I've been exploring some critical questions … whose answers aren't always clear.

How much exercise – and what kinds – really help enhance our health, and in what ways?

And while these are all wonderful reasons to work out, many of us need to exercise simply to get back to a healthy weight. 

Having tried a variety of approaches to getting (and staying!) fit, I wondered, what kind of exercise is best if we want to lose weight?

A look at BMI
There are a number of ways to determine your "ideal” weight range.

The National Institutes of Health recommends assessing your weight by looking at two factors: Body Mass Index (BMI) and waist circumference.

A larger waist measurement indicates that you're carrying the majority of your "extra” weight around your middle (rather than at your hips), meaning you may be at higher risk of heart disease and type-2 diabetes.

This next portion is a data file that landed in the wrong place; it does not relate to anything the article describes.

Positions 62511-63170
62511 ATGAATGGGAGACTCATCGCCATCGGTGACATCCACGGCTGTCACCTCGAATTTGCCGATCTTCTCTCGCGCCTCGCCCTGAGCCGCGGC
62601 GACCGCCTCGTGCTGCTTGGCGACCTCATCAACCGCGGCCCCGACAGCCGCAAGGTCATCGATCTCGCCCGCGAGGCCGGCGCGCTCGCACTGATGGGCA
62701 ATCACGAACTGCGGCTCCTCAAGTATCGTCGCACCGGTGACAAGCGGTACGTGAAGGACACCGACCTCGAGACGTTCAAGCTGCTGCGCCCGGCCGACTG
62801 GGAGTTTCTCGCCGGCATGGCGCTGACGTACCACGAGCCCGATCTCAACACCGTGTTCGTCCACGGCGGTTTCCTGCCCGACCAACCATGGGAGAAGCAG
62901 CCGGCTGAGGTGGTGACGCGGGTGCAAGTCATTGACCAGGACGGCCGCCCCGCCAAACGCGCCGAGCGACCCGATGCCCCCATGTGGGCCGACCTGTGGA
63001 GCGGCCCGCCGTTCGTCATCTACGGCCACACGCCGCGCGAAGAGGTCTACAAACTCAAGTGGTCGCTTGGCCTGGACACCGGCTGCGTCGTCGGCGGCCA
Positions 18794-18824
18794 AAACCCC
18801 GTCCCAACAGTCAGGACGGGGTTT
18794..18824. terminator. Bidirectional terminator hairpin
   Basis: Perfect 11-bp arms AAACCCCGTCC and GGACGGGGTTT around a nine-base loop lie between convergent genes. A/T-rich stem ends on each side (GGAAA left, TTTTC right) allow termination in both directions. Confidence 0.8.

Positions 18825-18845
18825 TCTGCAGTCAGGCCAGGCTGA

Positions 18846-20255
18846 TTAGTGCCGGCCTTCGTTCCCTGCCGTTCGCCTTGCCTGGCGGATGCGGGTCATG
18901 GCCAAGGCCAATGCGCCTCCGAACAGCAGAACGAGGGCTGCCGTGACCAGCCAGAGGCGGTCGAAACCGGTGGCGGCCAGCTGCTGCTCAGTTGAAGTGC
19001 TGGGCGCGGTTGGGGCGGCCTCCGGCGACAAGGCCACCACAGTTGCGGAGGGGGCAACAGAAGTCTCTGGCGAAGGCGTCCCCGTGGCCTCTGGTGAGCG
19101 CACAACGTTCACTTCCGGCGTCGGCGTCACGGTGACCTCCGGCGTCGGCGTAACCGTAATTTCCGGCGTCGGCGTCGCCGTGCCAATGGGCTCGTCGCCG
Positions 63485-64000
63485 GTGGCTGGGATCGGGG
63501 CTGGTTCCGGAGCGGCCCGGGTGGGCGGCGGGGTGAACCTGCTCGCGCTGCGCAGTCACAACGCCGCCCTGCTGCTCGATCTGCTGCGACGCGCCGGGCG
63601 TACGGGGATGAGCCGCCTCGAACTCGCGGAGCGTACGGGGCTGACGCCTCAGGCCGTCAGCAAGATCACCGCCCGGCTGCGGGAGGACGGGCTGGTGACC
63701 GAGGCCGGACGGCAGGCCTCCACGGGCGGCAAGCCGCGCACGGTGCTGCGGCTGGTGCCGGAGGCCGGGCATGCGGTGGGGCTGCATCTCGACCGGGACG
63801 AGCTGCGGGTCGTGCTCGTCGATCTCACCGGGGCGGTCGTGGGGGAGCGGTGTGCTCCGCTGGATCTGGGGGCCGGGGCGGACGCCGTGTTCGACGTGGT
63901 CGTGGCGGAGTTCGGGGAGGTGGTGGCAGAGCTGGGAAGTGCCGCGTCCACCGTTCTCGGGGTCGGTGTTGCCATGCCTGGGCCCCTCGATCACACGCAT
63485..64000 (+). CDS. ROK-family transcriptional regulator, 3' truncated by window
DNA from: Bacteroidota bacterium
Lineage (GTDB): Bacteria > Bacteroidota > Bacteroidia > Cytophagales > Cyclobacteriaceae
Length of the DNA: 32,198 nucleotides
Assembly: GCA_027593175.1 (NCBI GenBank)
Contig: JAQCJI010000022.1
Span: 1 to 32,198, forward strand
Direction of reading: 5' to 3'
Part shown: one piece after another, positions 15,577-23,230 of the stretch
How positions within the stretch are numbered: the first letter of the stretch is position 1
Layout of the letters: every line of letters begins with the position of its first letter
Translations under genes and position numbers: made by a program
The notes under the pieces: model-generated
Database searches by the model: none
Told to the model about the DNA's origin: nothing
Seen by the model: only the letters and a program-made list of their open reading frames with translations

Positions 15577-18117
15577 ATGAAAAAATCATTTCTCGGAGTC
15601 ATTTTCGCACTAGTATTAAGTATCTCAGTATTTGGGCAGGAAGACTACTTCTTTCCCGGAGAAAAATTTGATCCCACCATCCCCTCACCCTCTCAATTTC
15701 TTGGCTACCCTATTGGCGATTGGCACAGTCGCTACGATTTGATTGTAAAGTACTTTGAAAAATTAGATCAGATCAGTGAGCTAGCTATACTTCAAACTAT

Your risk goes up when your waist is larger than 35 inches for women or 40 inches for men.

To get an accurate measurement, take a deep breath, exhale, and then measure around your middle just above your hip bones.

The second factor, Body Mass Index (BMI), is a calculation based on your height and weight, and is a relatively accurate measure of your risk for heart disease and other diseases related to your levels of body fat.

There are of course limitations to BMI – it's a less accurate measure of total body fat for people with muscular builds and for older people who may have lost significant muscle mass.

You can use an online calculator to determine your BMI. Once you have that, here's a guide to what your results mean:
  • Underweight = <18.5
  • Normal weight = 18.5-24.9
  • Overweight = 25-29.99
  • Obese = 30+
Calorie control vs. exercise
If your BMI falls in the 25-plus range, you may need to lose weight to protect your long-term health.

I definitely fall into this category and am constantly striving to figure out the right balance of diet and exercise to lose weight.